Local News

Autopsy: Raleigh woman slashed, stabbed 123 times

Posted October 17, 2017 11:10 a.m. EDT
Updated July 13, 2018 1:40 p.m. EDT

— A Raleigh woman whose husband says he awoke from a dream last month to find her dead had been slashed and stabbed 123 times, according to an autopsy report released Tuesday.

Matthew James Phelps, 27, is charged with one count of first-degree murder in the Sept. 1 death of his wife, Lauren Hugelmaier Phelps, 29.

"I had a dream, and then I turn on the lights and she's dead on the floor," Matthew Phelps told a 911 dispatcher. "I have blood all over me, and there's a bloody knife on the bed, and I think I did it."

Police and paramedics found Lauren Phelps in the fetal position on the bedroom floor of her Patuxent Drive home, according to the autopsy report. She was pronounced dead at WakeMed.

A medical examiner counted 24 stab wounds and 20 cuts to her head and neck, 13 stab wounds and 11 cuts to her torso, 16 cuts and one stab wound on her right arm and 35 cuts and three stab wounds to her left arm.

Attorney Karl Kundsen said the 123 wounds would likely rule out an accident but, for the defense team, the number of wounds could also suggest something else.

"It is, in fact, indicative of somebody who may be detached from reality or having a psychotic state because they're doing it far, far in excess of what would be necessary," he said.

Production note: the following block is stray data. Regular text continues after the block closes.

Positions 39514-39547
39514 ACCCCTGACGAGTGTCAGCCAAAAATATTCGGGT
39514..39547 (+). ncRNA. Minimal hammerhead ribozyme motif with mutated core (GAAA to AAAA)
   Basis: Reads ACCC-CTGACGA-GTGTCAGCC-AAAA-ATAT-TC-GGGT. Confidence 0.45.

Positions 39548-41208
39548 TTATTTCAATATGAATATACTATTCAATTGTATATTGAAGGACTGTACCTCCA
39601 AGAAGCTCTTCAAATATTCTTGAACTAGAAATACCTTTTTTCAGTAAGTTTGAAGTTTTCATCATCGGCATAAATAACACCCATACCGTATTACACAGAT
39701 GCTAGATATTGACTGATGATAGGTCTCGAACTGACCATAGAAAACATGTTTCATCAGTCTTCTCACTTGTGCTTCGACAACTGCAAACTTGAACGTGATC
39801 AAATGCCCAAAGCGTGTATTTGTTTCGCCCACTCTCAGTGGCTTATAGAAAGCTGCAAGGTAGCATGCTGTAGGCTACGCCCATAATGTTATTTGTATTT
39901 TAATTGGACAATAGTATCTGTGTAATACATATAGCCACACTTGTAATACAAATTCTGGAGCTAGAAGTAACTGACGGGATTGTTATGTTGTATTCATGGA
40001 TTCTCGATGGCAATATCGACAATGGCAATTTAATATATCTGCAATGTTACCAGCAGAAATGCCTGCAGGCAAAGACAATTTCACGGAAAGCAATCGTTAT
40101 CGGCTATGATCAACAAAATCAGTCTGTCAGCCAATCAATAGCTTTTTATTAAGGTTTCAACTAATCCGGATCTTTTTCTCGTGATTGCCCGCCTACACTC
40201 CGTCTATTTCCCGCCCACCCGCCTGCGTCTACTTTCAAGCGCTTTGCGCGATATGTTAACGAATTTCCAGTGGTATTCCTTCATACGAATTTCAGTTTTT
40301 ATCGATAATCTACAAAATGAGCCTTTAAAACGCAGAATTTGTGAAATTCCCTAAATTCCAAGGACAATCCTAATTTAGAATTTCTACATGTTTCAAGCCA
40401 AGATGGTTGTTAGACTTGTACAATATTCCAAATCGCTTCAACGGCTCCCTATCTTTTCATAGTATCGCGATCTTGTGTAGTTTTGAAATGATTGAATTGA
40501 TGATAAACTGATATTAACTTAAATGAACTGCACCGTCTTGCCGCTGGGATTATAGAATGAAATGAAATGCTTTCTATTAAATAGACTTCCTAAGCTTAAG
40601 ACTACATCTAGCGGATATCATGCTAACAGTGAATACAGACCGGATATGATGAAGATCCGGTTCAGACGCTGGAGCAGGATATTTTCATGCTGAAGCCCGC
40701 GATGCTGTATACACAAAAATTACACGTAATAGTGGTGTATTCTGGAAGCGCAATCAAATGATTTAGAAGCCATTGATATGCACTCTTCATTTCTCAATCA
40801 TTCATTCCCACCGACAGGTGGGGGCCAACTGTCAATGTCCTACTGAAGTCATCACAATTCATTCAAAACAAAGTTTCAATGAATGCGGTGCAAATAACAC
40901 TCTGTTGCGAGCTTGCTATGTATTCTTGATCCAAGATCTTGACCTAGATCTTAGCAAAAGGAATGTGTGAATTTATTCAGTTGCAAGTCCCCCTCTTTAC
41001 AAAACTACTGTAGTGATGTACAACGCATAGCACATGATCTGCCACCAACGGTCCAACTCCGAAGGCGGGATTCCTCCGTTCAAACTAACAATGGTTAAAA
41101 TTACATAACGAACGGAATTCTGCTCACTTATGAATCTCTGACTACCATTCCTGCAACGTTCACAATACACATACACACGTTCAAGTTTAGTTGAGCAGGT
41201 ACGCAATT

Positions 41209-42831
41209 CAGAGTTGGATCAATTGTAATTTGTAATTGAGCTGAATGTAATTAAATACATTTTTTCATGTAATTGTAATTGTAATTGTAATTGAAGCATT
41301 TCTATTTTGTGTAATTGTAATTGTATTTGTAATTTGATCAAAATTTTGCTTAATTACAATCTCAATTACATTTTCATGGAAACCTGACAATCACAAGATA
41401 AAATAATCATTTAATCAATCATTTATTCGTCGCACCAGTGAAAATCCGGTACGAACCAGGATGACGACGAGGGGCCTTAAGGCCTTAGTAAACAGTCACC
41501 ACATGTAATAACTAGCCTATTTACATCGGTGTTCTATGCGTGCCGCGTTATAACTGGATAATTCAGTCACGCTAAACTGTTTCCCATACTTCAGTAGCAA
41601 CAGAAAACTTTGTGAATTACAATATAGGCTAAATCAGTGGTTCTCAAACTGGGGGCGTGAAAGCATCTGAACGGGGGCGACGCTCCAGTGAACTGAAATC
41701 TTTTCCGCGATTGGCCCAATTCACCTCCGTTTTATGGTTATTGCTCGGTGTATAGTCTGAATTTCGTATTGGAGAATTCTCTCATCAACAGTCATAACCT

Matthew Phelps told the dispatcher he took too much Coricidin cough medicine the previous night to help him sleep. Knudsen said it's not a total defense.

"For those people who think, 'Well, I can go drink a couple of bottles of cough syrup and kill somebody and get away with it,' that's not what the law is," Knudsen said.

A person who becomes voluntarily intoxicated is still responsible for his or her actions, but Knudsen said "in certain circumstances, voluntary intoxication can negate the mental elements of premeditation, deliberation and specific intent to kill."

Knudsen said experts will be critical in the case.

"You would want to have a pharmacologist to testify about the substance and its effect and possibly a forensic psychiatrist as well, to talk about the legal effects of that degree of intoxication," he said.

Knudsen said that, if a jury believes Matthew Phelps was intoxicated and detached from reality, it could result in the charge against him being dropped from first-degree murder to second-degree murder.

The Phelpses had been married for less than a year. She was an auditor at Quintiles, which runs drug trials for pharmaceutical companies, and he worked for Dunlap Lawn Service.